HR & Management
£127bn lost to the UK economy each year over pay discrimination
3 min read
23 February 2018
Pay discrimination on the grounds of ethnicity, gender and sexual orientation is costing the UK £127bn ever year – and it’s not just the employees that miss out.
Pay discrimination is costing the UK economy around £127bn in lost output each year – with £123bn accounted for by gender discrimination alone.
In addition, £2.6bn was due to pay discrimination against ethnic minorities, and £2bn was due to discrimination over sexual orientation.
This is according to a report by Involve, a membership organisation that champions holistic diversity and inclusion in the workplace, and Cebr, an economics consultancy.
While discrimination is clearly a terrible thing in itself, the report highlights how it can also have a negative effect on both the offending businesses’ bottom lines, and the wider economy.
Analysis of over 500 workplaces found a significant positive correlation between diversity and financial performance. In other words, the most diverse workplaces in terms of gender, ethnicity and sexual orientation perform better – in fact, such companies are 12 per cent more likely to outperform industry averages.
Furthermore, businesses that were actively aiming for a diverse workforce – for example, those with a strong diversity policy, actively monitoring and measuring diversity and recruitment processes – were likely to outperform industry averages by as much as 15 per cent.
Suki Sandhu, founder and CEO of Involve, commented: “Business is led by its bottom line. This report is a timely reminder of the crucial role a diverse workforce plays in corporate success. The economic rewards speak for themselves, and the social ones are equally invaluable.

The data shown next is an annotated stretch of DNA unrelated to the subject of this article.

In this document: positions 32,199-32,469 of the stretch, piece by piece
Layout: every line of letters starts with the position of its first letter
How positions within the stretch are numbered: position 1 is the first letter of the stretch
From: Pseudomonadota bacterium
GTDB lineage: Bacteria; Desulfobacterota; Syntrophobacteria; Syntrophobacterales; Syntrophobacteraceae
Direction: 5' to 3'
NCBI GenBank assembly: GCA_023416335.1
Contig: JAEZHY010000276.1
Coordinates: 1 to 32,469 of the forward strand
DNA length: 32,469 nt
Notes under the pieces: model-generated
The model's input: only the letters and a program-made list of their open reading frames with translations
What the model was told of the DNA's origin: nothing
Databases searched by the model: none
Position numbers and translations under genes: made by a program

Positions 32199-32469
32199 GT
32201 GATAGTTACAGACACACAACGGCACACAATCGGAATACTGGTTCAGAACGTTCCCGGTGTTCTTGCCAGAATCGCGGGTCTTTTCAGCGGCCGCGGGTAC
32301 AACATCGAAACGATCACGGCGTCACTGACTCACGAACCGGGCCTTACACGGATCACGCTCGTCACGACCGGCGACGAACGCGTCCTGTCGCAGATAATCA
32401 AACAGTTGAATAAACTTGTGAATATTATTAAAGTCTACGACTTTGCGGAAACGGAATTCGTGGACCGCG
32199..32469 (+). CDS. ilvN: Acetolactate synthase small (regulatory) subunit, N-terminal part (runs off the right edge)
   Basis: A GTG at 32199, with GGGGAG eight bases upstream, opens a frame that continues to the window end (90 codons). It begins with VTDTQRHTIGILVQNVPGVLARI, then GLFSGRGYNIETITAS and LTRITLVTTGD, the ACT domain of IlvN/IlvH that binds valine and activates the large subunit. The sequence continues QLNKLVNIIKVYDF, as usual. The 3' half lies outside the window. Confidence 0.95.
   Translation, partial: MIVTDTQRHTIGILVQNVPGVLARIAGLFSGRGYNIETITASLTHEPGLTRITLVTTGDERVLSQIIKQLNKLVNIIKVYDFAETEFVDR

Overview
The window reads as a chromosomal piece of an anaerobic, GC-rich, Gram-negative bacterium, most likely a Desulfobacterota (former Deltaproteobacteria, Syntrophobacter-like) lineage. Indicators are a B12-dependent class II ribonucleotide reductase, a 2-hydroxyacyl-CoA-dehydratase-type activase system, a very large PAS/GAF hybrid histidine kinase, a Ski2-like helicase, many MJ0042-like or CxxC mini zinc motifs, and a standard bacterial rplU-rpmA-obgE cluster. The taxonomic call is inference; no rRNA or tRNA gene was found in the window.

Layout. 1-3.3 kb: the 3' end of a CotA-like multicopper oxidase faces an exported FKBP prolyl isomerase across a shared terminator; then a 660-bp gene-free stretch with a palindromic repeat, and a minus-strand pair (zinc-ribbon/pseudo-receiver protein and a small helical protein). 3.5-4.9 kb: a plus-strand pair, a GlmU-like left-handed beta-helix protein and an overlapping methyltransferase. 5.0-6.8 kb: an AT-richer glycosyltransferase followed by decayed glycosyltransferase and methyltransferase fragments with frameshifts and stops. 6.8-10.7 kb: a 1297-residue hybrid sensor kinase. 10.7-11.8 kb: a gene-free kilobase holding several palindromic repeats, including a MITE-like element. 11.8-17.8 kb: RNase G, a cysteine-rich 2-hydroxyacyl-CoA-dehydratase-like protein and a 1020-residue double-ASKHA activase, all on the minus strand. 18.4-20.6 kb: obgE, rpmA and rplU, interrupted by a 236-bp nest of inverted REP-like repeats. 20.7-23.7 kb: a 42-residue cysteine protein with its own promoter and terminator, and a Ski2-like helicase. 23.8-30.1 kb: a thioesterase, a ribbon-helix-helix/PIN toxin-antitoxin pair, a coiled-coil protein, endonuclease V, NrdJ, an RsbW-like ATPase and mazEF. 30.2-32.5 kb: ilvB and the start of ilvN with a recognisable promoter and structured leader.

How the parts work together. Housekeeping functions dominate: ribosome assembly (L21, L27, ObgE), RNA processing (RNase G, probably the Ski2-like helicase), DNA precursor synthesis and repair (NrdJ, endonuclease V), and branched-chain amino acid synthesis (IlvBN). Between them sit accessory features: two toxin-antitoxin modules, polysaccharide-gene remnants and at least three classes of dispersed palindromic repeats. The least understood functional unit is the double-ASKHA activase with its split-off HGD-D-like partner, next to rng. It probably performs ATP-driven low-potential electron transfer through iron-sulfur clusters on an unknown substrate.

“In the current climate, where the fight for equality and balanced representation is being fought on many fronts every day, we need businesses to stand up and work to drive change in our society and our workplaces; to ensure that everyone, no matter their gender, heritage or sexuality, is given an equal opportunity to thrive and reach their full potential.”
Christian Jaccarini, economist at the Centre for Economics and Business Research, likewise said: “Firms seeking a competitive advantage ought to consider both how to achieve a more diverse workforce and what pro-diversity policies can be put in place, as our research shows the most diverse firms and the most pro-diversity firms are more likely to be top performers.”
According to Jaccarini, the Cebr’s upper-bound estimate finds that UK GDP would be around seven per cent higher if workplace discrimination based on gender, sexual orientation and ethnicity was eliminated. At the economy’s current rate, that growth would take just under four years to achieve.